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This year is also looking like a record one for council meetings. In the first three months alone, the time spent has totaled almost 50 hours.

How cost efficient is our City Council in West Linn?

The time spent on meetings, repetition of arguments, re-hashing of old issues without any discernible achievements is worrying. Anyone tuning into the televised meetings must wonder why so many and why so long.

By looking at the timestamp of video and audio recordings on the city website, it is clear that something has changed in the last three years. In 2016, the time spent in meetings (council, special, retreat and work sessions) totaled 86 hours and this included 9 hours on the controversial Sunset School replacement.

Last year, the number went up to 150 hours, a 74 percent increase! What changed?

Councilor Sakelik and Council Cummings were elected to the council at the end of 2016. Since then, they have consistently burdened the council with argumentative and non-productive items like the Assistant City Attorney issue, a time-waster featured in a Tidings editorial (March 7).

This year is also looking like a record one for council meetings. In the first three months alone, the time spent has totaled almost 50 hours. Several of these meetings have been to decide City Goals for 2019.

However, these goals are still not defined. Hopefully they will be by 2020.

What are other consequences of these dysfunctional tendencies?

Stress on staff is one. More staff time is incurred to attend, report and provide backup for these interminable meetings leaving less time available for current city projects.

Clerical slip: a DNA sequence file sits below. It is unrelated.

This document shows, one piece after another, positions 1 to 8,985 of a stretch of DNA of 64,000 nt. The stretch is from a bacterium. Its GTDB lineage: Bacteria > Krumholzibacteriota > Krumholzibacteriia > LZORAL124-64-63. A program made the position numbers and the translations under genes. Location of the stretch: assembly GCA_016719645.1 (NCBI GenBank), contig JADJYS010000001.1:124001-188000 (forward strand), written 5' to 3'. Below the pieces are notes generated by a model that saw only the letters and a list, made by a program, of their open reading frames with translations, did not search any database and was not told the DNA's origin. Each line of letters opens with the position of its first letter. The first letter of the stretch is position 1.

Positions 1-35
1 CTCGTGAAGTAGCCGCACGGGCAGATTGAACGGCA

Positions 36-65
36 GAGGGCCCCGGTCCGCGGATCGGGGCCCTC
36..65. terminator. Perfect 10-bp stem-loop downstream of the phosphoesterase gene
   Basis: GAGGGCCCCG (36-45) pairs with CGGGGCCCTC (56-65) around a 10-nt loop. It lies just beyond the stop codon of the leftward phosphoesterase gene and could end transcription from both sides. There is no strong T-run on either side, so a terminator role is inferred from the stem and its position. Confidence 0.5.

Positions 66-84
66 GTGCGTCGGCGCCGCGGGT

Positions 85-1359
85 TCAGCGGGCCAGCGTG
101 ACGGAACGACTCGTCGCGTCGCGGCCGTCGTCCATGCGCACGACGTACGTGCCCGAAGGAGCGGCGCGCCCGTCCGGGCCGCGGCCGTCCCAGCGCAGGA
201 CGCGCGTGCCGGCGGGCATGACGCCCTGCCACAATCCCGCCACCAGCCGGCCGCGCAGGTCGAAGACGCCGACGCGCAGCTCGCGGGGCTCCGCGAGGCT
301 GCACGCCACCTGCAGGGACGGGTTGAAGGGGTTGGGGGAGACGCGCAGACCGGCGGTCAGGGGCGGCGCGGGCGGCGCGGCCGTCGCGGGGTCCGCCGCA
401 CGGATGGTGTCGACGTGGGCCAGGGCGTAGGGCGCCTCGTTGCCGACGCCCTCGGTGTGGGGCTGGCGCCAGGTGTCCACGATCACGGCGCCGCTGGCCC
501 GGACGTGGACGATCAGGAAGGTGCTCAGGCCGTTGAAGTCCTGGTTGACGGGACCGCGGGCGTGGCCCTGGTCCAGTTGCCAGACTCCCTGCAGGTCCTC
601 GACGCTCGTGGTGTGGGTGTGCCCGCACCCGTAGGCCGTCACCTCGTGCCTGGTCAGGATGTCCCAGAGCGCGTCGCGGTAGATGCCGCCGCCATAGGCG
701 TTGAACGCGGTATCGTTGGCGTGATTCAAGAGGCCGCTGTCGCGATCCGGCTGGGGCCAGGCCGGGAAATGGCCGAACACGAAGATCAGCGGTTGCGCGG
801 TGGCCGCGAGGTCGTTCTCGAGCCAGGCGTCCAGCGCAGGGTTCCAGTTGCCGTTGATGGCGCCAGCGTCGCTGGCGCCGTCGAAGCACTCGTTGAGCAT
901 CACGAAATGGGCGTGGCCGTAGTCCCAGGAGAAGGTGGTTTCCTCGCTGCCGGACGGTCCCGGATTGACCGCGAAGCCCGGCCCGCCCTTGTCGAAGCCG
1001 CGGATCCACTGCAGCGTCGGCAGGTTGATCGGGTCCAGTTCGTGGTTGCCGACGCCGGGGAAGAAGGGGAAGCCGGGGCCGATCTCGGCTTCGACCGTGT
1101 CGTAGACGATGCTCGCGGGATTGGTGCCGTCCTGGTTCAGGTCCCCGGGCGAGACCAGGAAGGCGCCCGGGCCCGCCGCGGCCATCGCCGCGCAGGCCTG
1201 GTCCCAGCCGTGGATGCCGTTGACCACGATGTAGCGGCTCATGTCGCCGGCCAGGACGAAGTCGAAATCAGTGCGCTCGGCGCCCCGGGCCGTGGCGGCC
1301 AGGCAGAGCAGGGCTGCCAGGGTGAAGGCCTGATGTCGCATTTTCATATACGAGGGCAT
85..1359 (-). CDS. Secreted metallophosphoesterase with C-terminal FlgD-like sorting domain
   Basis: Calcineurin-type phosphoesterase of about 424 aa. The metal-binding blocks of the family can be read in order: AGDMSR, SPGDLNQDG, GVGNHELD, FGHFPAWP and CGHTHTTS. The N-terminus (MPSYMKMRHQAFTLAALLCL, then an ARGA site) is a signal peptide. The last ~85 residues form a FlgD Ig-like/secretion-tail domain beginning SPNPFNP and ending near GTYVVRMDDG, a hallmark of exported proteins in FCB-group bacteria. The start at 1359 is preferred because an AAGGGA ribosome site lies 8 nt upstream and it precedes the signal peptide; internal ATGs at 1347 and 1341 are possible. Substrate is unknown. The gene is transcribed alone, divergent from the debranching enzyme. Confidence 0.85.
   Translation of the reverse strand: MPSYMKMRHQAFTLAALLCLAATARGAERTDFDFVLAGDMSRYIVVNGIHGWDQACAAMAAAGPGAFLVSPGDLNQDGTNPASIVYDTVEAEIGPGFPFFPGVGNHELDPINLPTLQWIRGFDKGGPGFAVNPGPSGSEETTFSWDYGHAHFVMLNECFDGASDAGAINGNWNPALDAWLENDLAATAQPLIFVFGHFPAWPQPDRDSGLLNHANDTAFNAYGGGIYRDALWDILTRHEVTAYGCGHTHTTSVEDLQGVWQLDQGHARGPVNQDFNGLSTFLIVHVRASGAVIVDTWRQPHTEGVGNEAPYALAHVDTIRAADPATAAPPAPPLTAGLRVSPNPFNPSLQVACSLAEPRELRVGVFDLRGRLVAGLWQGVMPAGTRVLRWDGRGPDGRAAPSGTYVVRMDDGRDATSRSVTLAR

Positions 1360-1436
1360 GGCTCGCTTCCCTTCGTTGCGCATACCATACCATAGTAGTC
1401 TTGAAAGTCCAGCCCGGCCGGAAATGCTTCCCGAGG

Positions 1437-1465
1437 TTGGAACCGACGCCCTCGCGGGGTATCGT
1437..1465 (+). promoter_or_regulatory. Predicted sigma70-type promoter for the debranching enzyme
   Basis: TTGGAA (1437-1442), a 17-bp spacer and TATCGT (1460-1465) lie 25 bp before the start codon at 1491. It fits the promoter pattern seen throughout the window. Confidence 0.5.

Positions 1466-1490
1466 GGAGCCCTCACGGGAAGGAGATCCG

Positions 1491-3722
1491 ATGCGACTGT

The City Manager and staff are often subjected to distrust and criticism. Councilor Sakelik wants to get involved in the minute details of city contracts, hardly the job of a City Councilor. Undoubtedly, this will involve more meetings and unnecessary staff time. We do not want to risk losing our experienced staff to other cities due to frustration and exasperation.

Another factor is the escalating cost of our legal services. The City Attorney attends all these meetings at $225 an hour, a rate expected to increase to $350 in the near future.

A further fallout from long multiple meetings is the effect on potential candidates for our city elections. Who can afford to give up their time for these duties?

In terms of a 40-hour working week, last year's 150 hours is equivalent to almost a month of back-to-back meetings. (And this number does not include executive sessions which, because they are confidential without audio or video timestamps, are difficult to track) .

In last November's City Council elections, only two people stood for the privilege of taking on this grueling schedule. They were uncontested. I wonder why.

The Mayor does his best to keep order and discussion at city meetings on course, but unless he has the cooperation of all councilors, it's a losing game.

Councilors Sakelik and Cummings need to curtail their argumentative strategy and work on a more cost effective team approach to city problems.

The city is facing a budget deficit of up to $1.3 million, quite apart from the issues above. If we cannot operate efficiently, all of us in West Linn will feel the effects financially.

Anthony Perry is a citizen of West Linn; he is married to former Council President Brenda Perry.


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